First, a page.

By trying to follow the “perfect” diet and super strict meal plans Monday to Friday and constantly stressing about screwing things up, by the time you get to the weekend, you're mentally exhausted with it all and the willpower gives out. You’re so fed up of restrictive eating you can’t wait to eat ALL THE food you actually enjoy. Bring on the weekend binge! For most people trapped in this vicious cycle, there are only two options in their mind: perfect or crap. So the distorted logic of “It’s Saturday, I’m out to lunch with my family, and I can’t have my perfect pre-portioned kale salad like I usually do, so instead I’ll just overeat a giant bacon cheeseburger and a huge plate of fries.” If you take “perfect” off the table, things change. You feel empowered because there are now other options. Instead of kale salad vs. five servings of fries, there’s:
“I’m actually in the mood for a salad with my burger so ill sub the fires for a green salad.”
Always aim for “good enough”. Don't separate weekdays from weekends, instead make every day an opportunity to consider your health and fitness goals, what you're in the mood for, which healthy options are available, etc. Remember: The consistently good method you stick to is better than the “perfect” one you quit.
Strategy #2: Let go of rigid food rules.
Food rules tell you:
* what you can and can’t eat,
* when you can or can’t eat it,
* how you can or can’t eat it, and/or
* how much you can or can’t have.
These rules take up an awful lot of mental headspace. They also set you up for failure… aka “the Fucked It Effect”. Here’s how the Fucked It Effect works.
If #1 food rule is Don’t Eat Carbs. No bread with the soup; won’t touch a sandwich; no toast with your eggs. Then Friday night, you find yourself out with friends, and everyone’s having beer and pizza. You try and hold out but you give in and grab a slice. You've fucked it, you’ve “blown your diet”, so you might as well keep eating. Cue the binge and miserable, guilty after effects.That normally means you let go all night. Maybe all weekend. Eating by the rules almost always leads to overeating, because once you deviate, there’s nothing left to guide you.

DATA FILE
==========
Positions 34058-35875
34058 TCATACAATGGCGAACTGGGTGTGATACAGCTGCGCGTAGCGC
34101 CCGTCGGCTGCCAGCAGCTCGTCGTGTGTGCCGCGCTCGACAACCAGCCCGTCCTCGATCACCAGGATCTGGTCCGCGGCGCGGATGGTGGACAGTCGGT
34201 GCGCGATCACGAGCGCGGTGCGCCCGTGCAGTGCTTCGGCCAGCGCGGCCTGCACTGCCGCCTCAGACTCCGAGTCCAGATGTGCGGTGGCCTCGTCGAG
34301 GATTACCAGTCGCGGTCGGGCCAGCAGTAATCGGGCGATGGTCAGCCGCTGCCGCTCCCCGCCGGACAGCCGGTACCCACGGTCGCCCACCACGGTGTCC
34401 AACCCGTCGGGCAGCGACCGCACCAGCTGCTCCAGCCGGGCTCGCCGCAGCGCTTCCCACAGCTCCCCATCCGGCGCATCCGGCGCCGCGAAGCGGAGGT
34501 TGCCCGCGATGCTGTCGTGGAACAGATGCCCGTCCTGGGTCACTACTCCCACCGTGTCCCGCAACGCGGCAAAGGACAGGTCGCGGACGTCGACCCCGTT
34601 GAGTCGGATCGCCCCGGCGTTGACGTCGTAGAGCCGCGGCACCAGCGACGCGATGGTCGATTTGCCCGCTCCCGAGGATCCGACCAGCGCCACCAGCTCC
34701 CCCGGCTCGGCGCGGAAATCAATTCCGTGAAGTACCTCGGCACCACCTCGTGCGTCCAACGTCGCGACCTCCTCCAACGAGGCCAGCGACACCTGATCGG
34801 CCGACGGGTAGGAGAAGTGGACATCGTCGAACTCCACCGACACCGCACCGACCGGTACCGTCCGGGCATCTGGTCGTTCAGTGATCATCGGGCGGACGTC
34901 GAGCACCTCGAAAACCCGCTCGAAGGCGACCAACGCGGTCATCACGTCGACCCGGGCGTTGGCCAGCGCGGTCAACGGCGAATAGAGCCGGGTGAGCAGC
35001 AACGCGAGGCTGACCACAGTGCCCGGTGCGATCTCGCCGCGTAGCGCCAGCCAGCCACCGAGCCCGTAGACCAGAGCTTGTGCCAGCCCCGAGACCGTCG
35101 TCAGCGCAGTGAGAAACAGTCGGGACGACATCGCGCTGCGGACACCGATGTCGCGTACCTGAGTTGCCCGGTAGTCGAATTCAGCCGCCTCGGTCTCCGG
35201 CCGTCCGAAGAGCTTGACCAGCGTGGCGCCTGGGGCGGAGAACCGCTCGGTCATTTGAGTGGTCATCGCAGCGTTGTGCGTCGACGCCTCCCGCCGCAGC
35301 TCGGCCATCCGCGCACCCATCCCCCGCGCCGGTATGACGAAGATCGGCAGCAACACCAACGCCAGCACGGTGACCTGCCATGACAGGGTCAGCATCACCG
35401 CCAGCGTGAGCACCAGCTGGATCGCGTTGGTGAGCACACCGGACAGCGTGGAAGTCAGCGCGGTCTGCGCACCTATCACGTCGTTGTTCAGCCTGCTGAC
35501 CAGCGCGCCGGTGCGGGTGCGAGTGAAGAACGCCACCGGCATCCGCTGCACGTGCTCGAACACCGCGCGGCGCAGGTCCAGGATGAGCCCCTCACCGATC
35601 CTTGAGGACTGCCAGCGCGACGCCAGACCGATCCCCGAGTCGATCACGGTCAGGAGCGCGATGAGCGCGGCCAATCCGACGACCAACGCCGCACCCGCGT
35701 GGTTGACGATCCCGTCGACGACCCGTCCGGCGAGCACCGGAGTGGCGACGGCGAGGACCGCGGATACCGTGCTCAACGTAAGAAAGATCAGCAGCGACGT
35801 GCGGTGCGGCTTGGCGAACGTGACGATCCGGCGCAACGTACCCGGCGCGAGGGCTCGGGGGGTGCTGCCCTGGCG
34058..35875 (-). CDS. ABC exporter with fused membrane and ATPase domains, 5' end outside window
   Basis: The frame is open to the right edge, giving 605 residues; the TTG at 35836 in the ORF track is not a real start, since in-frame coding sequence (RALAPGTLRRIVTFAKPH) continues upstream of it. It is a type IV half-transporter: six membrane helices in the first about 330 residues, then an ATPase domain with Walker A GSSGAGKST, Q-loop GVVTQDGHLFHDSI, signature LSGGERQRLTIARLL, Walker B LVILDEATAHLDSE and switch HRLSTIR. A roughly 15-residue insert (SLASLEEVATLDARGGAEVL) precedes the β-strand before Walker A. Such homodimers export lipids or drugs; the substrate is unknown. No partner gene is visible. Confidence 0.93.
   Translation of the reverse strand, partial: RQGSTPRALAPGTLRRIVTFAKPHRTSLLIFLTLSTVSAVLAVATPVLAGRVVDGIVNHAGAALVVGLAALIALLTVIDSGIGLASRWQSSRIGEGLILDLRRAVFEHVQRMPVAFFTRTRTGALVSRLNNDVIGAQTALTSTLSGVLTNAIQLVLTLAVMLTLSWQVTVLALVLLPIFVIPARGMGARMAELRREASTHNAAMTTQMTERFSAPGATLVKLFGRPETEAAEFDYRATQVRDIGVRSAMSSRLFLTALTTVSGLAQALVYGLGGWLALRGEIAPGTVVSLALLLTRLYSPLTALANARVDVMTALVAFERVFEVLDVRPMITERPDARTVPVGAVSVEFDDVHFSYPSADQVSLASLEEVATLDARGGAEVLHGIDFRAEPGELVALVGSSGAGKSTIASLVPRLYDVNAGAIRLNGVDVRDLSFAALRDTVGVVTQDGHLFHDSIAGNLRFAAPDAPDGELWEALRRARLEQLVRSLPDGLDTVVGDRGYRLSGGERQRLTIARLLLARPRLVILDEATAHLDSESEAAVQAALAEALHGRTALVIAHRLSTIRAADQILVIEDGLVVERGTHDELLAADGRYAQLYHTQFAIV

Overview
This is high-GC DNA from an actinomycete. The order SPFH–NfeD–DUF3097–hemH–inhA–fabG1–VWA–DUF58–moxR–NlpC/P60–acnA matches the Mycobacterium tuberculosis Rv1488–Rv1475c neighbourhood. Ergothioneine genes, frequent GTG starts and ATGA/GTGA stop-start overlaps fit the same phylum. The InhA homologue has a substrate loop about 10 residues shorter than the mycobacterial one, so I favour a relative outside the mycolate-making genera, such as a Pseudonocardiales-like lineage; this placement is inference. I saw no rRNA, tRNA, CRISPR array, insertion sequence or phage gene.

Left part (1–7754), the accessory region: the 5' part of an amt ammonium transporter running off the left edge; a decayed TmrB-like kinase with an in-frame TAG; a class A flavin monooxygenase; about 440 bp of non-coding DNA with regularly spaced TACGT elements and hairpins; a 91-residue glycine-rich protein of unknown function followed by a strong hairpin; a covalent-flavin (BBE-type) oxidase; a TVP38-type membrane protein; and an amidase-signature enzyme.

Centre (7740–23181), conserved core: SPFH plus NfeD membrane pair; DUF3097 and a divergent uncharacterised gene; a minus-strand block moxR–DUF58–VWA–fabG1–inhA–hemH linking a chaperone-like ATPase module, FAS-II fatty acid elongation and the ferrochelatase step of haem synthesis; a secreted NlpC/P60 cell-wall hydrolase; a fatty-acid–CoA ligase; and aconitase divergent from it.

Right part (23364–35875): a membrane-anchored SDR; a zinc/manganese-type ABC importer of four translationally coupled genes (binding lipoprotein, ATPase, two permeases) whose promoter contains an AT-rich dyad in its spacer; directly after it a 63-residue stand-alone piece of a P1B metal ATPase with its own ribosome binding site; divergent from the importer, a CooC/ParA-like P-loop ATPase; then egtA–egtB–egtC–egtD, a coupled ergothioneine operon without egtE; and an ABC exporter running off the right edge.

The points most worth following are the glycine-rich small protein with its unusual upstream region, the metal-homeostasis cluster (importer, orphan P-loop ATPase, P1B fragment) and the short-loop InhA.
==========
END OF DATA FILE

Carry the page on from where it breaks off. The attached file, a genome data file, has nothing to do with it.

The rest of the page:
Ditch the rules and let your healthy lifestyle be your guide. Non-dieters (or so-called “normal eaters”) eat when they’re physically hungry and stop when they’re physically full, no matter if it’s Wednesday or Saturday, morning or evening, work lunch or weekend brunch. Remember every choice has a consequence and don't let it spiral out of control.
Strategy #3: Don't allow yourself Cheat Days.
Monday through Saturday is all about sticking to your diet. But Sunday… That’s Cheat Day. The happiest day of your week. You wake up on Cheat Day morning like a kid at Christmas. Go wild all day long, eating all the stuff you don’t allow yourself during the week. As evening nears, you start to freak out. So you eat (and maybe drink) even more. Because tomorrow, it’s back to reality, diet starts again. Back to fidelity and compliance. And no fun.
Some people find the idea of a weekly Cheat Day useful both mentally and physically. If this is you, and it works for you, then by all means crack on. But ill be honest, for most of the people I’ve coached, having one Cheat Day means the rest of the week is food purgatory. Instead, don't exclude anything and make good choices all week. You don’t need to “cheat” because there’s nothing, and no one, to “cheat” on. Maybe you enjoy some dessert on a Tuesday night because you’re in the mood for it, or maybe you don’t because you’re satisfied from dinner. Either way, you're on control of your daily calorie intake. What and when you eat is up to you — and your hunger and fullness cues. No matter what day of the week it is. And whatever you choose is going to be key to how you look & feel.